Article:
To be honest, the best strategy and path to get your ad on the right track is to sent it to a site that will post it and get it out immediately. try this site i use for my ads, . they are the best ive ran into!

  • Joe Pulizzi

    Great conversation guys.
    @John…you are right…70% of all dollars still go into very traditional advertising and media…but that is on a decline. Who knows where it will be in 5 years. I’d say less than 50%, which is a ton of money. That money will need to move into more content and relationship-oriented vehicles.
    @Keith/Steve…content marketing is more difficult, takes more time, but has a greater payoff in the long run. I think people are starting to get it, and social media is helping.
    At some point, all this will just be known as plain old marketing. Should be a fun ride.

  • Elizabeth

    Amen. Content is still king. It takes a lot of thought and effort on a continuous basis–and that takes money. Companies need to be willing to invest in creating better content because that’s what’s going to impact the bottom line in the future.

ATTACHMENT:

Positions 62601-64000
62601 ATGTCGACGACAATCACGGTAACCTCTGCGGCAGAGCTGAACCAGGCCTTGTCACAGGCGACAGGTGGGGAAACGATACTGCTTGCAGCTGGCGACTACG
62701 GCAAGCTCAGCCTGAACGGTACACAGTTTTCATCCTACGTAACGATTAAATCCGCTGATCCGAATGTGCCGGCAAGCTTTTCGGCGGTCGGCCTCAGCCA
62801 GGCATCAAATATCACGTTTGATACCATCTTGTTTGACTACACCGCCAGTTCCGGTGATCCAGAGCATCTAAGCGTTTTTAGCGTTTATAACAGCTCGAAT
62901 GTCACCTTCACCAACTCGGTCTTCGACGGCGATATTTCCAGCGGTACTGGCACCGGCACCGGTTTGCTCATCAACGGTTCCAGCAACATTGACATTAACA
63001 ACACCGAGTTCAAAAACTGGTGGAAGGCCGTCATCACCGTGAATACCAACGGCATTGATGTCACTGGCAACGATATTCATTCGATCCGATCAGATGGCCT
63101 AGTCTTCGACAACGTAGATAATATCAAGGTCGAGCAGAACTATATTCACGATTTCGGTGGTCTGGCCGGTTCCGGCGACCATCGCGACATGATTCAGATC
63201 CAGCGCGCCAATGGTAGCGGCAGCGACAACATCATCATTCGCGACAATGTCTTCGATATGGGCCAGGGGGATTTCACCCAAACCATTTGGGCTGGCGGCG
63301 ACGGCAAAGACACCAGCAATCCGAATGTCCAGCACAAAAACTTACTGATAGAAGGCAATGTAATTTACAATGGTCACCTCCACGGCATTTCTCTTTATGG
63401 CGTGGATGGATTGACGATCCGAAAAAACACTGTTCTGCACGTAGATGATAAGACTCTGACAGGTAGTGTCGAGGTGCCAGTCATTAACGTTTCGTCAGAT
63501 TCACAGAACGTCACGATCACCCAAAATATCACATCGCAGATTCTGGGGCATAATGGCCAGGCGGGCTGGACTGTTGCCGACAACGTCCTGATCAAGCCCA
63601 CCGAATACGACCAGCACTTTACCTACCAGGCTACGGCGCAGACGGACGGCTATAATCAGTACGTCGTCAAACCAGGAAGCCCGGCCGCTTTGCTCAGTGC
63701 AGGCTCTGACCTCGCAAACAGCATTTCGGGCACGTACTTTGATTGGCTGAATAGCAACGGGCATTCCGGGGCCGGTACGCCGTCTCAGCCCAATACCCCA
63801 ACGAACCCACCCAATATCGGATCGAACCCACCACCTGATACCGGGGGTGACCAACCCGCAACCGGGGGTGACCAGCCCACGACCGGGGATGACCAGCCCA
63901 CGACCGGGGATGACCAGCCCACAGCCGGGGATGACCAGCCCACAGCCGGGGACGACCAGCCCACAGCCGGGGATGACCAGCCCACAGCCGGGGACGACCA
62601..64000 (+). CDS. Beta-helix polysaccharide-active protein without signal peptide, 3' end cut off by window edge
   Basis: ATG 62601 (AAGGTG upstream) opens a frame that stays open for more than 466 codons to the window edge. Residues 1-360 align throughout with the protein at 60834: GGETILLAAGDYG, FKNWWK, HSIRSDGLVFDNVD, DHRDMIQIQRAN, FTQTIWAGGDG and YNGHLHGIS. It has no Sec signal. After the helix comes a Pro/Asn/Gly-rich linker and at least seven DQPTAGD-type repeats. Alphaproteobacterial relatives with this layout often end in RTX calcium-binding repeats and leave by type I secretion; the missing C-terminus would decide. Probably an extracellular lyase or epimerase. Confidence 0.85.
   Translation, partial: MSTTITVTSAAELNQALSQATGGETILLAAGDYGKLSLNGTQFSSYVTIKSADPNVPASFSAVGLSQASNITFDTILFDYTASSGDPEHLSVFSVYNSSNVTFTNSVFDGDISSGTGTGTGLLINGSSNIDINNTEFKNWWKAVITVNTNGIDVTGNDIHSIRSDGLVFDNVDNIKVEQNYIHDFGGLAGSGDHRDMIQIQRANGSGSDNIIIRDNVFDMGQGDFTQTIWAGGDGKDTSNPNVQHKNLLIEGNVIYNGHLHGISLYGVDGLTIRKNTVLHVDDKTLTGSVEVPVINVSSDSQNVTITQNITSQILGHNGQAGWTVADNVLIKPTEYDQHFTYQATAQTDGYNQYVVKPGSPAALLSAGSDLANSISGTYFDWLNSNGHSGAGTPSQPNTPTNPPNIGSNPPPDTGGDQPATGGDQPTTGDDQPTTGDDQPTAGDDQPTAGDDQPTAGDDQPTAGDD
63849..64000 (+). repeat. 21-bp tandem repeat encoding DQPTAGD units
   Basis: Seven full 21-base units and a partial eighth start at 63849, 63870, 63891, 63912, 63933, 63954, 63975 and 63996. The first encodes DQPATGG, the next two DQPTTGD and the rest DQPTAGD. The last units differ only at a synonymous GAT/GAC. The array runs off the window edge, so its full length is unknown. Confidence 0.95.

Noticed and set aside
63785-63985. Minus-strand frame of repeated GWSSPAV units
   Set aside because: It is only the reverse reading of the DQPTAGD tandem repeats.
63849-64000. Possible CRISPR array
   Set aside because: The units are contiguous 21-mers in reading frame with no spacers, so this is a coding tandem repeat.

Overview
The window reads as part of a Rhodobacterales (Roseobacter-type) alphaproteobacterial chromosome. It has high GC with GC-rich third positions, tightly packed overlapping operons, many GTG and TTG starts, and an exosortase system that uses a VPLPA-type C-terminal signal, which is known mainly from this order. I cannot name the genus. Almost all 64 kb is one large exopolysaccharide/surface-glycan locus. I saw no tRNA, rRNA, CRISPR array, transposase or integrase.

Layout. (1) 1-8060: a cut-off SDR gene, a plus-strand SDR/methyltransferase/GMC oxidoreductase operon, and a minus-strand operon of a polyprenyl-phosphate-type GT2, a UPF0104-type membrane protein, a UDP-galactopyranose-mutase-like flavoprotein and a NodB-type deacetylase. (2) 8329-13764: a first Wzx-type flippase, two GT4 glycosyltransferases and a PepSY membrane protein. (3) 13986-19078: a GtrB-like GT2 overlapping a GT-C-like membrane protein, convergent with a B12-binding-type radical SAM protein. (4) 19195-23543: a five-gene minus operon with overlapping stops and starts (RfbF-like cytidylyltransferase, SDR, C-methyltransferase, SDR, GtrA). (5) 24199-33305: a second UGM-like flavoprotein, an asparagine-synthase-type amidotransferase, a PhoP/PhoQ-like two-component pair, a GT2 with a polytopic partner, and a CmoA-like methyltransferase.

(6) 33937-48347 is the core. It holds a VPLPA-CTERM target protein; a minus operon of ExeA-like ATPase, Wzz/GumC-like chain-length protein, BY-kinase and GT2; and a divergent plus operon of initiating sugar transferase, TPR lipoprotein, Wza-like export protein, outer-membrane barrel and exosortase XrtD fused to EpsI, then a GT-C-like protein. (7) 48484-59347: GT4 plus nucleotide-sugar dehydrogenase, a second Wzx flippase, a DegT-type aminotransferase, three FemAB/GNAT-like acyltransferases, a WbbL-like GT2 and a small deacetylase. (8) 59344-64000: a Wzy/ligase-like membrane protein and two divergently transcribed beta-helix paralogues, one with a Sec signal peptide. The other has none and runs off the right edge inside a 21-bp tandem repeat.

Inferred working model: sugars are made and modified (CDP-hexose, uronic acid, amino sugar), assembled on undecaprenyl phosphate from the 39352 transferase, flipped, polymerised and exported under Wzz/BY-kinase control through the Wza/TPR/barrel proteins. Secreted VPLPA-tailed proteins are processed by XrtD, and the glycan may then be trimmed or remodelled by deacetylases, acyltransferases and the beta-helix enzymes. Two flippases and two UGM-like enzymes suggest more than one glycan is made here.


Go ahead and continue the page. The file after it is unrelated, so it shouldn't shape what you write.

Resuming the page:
• Online Sales Manager

    Another great post Joe. I actually just bought your book – “Get Content. Get Customers”. Thoroughly enjoyed it. Very practical – particularly the Best Practice Success Stories. I think that is essential reading for anyone who wants to sell products or services online.

  • Joe Pulizzi

    Thanks for the Kudos OSM! Appreciate you spreading the word.

  • Emily Render

    Thanks for this post. Writing, content creation, communications… The work I do for businesses and non-profits goes by many names. Lately I’ve noticed some commentary, predictions and market research on trends in this field, including the one you mention here. [posted on]
    1. I read that the majority of businesses (nearly 60%) are increasing budgets for content creation despite the economy, according to a Junta42 study – but where is this study on your website? Would have liked to link back to it.